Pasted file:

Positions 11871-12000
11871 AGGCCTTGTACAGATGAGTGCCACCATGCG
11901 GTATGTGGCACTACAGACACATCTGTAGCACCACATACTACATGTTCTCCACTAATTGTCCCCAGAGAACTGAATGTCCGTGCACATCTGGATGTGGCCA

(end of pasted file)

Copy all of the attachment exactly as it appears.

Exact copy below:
Positions 11871-12000
11871 AGGCCTTGTACAGATGAGTGCCACCATGCG
11901 GTATGTGGCACTACAGACACATCTGTAGCACCACATACTACATGTTCTCCACTAATTGTCCCCAGAGAACTGAATGTCCGTGCACATCTGGATGTGGCCA